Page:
“Each day when you open your news feed there’s a new and complex legal problem created by technology,” says Suffolk University Law School Professor Michael Rustad. “Today,” he continues, “there’s a story about a company that offers customers the chance to order up to 250,000 Twitter followers and buy likes and retweets.”
Rustad and Professor Thomas Koenig of Northeastern University have written a new book, Global Information Technologies, Ethics and the Law (West Academic 2018), to help legal practitioners, technologists, and students shape practical responses to the wide-ranging ethical and legal challenges making headlines across the world.
Another recent story involves ticket companies that use computer algorithms, called bots, that pretend to be humans, snatching up thousands of tickets to popular music concerts only to turn around and sell those same tickets at whopping mark-ups.
And that’s just one kind of legal technology question—bots pretending to be humans--where the legal framework may require rethinking to keep up with tech-savvy entrepreneurs. There are thousands of legal and ethical dilemmas, Rustad says.
One fascinating legal quandary taken up in the book is a potential legal framework to govern liability in smart cars. While the total number of injury cases will be massively reduced by driverless cars, the liability issues are complex and require new thinking says Rustad. “Let’s say a driverless car’s artificial intelligence system chooses to avoid hitting a bicyclist and instead swerves into a bus stop killing a group of children. In this case, rather than a split-second decision made by a human, the decision will be coded into the car. Should the car or software manufacturer be immune from liability?”
If we want the driverless car’s decision-making to continually become safer, he said, we need a liability regime similar to that with cars, where seat belts and other car design improvements were spurred by damage payments to plaintiffs in tort cases. Currently, though, software makers are not liable, so major legal changes would be required.
In the area of contracts law, Professor Koenig says, it’s reasonable to ask whether it should be legal for social media and other tech companies to seed in clauses in their terms of agreement that make it impossible for users to join class action suits against the company, that require arbitration in far-flung countries, or cap damages at $100, more than the cost of filing a suit.
Another challenge in the smart car era: Should your insurance company have access to your driving speeds? Should you be able to get cheaper insurance if you agree to sharing data from the speed chip in your car?
Once you finally buy the coveted smart refrigerator, the appliance may be able to monitor whether you are complying with your doctor’s dietary restrictions. Should the fridge manufacturer have the right to sell your refrigerator data to your health insurance provider?
Rustad says the book doesn’t try to pretend that there’s a right answer to the thorny questions, but gives readers context and a set of tools to help them reach their own conclusions. “Most people aren’t purely libertarian or utilitarian or any of the other ethical mindsets we lay out in the book, but if you start with those perspectives, as well as some sense of the history of relevant precedent, computer ethics norms, and legal approaches in other countries, you bring a much more informed voice to the table,” he said.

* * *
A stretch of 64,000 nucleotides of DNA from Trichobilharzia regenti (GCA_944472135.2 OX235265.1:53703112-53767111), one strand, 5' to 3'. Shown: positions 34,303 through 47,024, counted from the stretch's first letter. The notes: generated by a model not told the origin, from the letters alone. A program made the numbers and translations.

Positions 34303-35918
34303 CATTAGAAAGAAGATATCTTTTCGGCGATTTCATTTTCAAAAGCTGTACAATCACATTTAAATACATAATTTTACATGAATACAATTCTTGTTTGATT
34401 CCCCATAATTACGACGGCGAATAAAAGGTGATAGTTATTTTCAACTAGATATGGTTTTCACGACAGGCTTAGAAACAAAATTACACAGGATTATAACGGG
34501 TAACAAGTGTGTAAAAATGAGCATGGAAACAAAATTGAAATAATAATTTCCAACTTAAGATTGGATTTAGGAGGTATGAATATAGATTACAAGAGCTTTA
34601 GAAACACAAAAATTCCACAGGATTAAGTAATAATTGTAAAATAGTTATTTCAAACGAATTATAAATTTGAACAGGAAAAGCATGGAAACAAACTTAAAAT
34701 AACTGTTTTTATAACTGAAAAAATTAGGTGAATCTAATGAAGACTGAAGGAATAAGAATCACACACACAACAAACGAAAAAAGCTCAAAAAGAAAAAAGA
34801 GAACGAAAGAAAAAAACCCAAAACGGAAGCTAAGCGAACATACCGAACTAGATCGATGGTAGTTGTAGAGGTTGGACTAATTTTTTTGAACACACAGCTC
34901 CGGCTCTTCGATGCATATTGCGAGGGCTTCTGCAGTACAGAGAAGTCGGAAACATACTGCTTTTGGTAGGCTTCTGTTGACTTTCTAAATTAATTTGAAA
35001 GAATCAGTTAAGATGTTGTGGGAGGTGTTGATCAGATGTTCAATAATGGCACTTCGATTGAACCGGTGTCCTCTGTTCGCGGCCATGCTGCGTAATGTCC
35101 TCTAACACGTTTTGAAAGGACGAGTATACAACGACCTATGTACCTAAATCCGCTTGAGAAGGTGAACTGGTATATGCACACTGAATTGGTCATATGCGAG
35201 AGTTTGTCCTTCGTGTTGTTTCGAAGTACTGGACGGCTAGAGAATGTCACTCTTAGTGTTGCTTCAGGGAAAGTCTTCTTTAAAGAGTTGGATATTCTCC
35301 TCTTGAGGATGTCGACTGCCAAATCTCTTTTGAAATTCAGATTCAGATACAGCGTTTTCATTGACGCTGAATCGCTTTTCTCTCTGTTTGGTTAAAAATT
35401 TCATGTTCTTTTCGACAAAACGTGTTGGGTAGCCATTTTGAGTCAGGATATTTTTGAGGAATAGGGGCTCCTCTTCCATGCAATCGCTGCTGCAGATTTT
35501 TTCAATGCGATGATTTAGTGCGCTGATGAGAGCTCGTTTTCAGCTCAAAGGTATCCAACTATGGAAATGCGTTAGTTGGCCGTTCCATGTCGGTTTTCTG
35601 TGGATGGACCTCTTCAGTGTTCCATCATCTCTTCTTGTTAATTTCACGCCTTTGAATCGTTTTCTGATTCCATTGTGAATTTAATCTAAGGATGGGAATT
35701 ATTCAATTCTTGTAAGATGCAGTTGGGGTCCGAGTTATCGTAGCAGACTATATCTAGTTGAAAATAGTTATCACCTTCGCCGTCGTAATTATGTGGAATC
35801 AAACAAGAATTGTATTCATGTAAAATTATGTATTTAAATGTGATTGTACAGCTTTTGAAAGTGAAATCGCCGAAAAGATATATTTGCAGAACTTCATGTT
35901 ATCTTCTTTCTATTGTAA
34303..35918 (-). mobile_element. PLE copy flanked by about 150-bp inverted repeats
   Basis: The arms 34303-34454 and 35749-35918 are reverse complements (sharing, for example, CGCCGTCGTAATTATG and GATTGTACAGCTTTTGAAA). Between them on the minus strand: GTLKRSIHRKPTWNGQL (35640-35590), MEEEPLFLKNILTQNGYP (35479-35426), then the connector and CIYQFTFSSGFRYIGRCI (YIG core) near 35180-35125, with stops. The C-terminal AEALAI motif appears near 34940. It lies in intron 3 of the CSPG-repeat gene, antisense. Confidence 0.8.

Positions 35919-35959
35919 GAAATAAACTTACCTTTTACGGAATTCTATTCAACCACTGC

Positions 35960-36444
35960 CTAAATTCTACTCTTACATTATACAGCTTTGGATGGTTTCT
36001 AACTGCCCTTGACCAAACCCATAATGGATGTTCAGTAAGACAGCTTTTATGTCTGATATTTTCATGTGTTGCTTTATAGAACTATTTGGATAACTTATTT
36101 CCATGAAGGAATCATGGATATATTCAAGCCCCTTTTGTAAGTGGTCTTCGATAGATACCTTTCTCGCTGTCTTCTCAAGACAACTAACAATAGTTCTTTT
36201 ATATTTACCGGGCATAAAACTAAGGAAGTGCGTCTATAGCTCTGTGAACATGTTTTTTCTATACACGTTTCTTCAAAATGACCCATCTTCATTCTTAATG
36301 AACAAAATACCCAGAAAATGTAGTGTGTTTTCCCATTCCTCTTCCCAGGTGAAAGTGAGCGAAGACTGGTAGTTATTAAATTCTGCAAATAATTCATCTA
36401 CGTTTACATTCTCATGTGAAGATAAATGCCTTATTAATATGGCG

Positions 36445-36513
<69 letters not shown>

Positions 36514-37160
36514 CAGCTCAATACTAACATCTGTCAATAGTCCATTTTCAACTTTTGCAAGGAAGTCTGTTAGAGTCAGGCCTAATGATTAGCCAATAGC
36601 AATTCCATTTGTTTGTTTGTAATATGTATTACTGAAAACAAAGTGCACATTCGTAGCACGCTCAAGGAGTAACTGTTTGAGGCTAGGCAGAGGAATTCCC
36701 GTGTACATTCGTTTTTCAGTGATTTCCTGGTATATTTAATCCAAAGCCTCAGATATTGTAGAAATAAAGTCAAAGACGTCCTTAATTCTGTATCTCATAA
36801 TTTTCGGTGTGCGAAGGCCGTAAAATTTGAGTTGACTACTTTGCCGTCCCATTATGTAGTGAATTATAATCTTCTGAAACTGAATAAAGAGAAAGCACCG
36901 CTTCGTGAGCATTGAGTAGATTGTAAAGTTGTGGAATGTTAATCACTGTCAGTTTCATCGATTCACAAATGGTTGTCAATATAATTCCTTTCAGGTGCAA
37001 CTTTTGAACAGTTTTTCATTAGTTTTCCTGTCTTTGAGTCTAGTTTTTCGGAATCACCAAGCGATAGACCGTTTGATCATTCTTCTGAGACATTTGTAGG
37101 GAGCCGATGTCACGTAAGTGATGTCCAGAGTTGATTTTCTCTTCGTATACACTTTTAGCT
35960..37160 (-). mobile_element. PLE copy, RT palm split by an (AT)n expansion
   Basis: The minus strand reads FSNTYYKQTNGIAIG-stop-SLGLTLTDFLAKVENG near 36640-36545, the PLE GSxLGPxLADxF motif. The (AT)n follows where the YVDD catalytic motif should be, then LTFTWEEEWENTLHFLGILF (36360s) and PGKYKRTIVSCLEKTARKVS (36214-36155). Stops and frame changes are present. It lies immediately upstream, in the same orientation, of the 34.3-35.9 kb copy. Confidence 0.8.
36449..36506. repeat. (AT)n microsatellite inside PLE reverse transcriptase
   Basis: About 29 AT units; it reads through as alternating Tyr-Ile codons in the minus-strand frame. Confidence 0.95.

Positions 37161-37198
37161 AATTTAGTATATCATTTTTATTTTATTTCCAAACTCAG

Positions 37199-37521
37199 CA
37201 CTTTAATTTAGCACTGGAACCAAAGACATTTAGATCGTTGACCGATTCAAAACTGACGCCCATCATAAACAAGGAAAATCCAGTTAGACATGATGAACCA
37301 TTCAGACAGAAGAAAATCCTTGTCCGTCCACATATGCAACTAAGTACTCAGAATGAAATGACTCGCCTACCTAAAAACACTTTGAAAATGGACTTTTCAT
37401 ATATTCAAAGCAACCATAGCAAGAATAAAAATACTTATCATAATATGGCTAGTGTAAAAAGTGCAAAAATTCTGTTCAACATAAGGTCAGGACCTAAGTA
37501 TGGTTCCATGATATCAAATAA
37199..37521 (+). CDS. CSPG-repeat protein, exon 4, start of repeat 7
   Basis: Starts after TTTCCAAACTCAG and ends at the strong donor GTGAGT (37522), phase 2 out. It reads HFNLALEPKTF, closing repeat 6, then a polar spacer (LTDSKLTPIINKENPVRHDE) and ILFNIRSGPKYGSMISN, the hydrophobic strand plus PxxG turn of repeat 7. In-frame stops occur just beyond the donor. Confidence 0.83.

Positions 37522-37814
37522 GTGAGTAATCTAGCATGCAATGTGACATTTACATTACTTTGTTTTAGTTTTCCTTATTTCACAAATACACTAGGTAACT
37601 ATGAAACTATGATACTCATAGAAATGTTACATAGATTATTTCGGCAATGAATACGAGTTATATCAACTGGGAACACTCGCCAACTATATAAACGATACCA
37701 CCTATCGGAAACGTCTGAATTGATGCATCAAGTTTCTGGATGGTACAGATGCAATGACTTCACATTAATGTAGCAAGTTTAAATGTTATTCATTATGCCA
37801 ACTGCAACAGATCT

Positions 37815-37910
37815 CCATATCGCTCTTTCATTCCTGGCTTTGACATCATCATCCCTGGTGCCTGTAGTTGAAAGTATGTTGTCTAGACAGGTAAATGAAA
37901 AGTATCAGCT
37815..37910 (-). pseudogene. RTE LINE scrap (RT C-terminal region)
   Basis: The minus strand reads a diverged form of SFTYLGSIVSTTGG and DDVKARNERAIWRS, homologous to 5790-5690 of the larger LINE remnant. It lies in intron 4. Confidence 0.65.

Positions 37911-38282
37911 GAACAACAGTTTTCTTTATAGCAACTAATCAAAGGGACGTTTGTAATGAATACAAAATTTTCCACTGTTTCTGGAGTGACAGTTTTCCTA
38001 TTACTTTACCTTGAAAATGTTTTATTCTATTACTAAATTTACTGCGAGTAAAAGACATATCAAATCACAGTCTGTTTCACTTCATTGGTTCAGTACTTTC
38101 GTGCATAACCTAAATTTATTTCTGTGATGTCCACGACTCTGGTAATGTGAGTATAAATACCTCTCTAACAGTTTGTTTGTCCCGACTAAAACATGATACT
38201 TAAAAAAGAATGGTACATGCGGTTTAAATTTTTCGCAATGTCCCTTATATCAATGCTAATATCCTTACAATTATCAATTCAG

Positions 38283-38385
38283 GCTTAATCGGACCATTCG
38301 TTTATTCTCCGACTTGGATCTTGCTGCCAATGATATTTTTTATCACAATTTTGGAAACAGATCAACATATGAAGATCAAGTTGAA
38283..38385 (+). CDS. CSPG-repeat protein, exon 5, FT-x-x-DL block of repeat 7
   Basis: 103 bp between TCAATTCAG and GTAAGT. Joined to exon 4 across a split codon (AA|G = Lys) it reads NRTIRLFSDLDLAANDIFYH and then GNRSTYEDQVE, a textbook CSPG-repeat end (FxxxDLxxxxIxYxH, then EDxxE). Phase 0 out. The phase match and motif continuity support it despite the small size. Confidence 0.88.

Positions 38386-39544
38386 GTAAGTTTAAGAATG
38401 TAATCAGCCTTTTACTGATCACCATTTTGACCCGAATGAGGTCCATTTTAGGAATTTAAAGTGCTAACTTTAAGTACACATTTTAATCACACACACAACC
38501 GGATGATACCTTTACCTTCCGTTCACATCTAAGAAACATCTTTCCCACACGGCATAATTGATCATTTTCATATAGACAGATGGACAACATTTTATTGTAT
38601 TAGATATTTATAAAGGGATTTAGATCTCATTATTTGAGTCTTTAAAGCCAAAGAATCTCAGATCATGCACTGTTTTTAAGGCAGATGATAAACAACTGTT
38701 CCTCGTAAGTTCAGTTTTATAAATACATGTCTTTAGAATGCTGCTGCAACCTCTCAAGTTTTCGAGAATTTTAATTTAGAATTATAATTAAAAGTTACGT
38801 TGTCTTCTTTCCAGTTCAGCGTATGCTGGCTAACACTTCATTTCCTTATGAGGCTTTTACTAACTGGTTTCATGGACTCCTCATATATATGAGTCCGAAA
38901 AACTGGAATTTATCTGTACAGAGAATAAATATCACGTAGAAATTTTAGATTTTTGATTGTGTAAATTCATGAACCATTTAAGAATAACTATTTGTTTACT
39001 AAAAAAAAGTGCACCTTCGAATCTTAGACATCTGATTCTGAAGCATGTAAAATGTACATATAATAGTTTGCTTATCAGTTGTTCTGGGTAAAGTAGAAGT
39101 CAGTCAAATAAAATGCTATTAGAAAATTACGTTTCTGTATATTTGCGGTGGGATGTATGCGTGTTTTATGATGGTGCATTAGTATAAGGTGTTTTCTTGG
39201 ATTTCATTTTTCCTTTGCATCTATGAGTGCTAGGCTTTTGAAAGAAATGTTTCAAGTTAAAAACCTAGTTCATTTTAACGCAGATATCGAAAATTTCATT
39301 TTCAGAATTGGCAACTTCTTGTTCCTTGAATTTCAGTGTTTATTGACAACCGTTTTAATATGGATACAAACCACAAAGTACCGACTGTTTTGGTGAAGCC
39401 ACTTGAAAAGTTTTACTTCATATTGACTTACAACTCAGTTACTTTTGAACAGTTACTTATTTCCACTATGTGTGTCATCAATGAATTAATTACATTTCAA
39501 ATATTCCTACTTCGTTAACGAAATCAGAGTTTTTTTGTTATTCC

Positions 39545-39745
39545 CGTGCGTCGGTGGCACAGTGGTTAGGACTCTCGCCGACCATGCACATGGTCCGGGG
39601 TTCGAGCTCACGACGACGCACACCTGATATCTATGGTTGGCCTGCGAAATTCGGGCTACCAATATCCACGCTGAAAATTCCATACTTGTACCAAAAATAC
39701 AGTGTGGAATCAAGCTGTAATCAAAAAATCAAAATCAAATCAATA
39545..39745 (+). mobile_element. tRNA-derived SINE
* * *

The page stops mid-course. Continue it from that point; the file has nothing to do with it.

With so many companies offering their services across multiple countries, “you can’t just know American law on say torts, contracts, intellectual property, or privacy. American courts have upheld the right of companies to create an auto-renewal feature for a subscription, without additional notice. That’s a contractual agreement that wouldn’t fly in Europe,” Rustad says. And unlike the U.S., European consumer law prohibits class action waivers (language that would be inserted into a contract to prevent consumer from joining a class action) pre-dispute forced arbitration (language that would make it impossible for a consumer to bring suit in civil court) and disclaimers of warranties.
The European Union has much stricter laws protecting privacy rights of its citizens, Koenig adds. “But if you are working for a company that has international relationships or ambitions of international sales, you really can’t operate in a purely American legal framework. Practitioners who bring a more international mindset and understand the frameworks being used in other countries can save their companies a lot of money and time,” he said.
One of the book’s important focus points is consumer privacy. The European Court of Justice recently struck down a legal structure through which Facebook was able to send data about European citizens to the U.S. Until recently, Facebook was able to police itself regarding maintaining adequate privacy controls protecting European Citizens. New regulations are massively ratcheting up fines for privacy violations.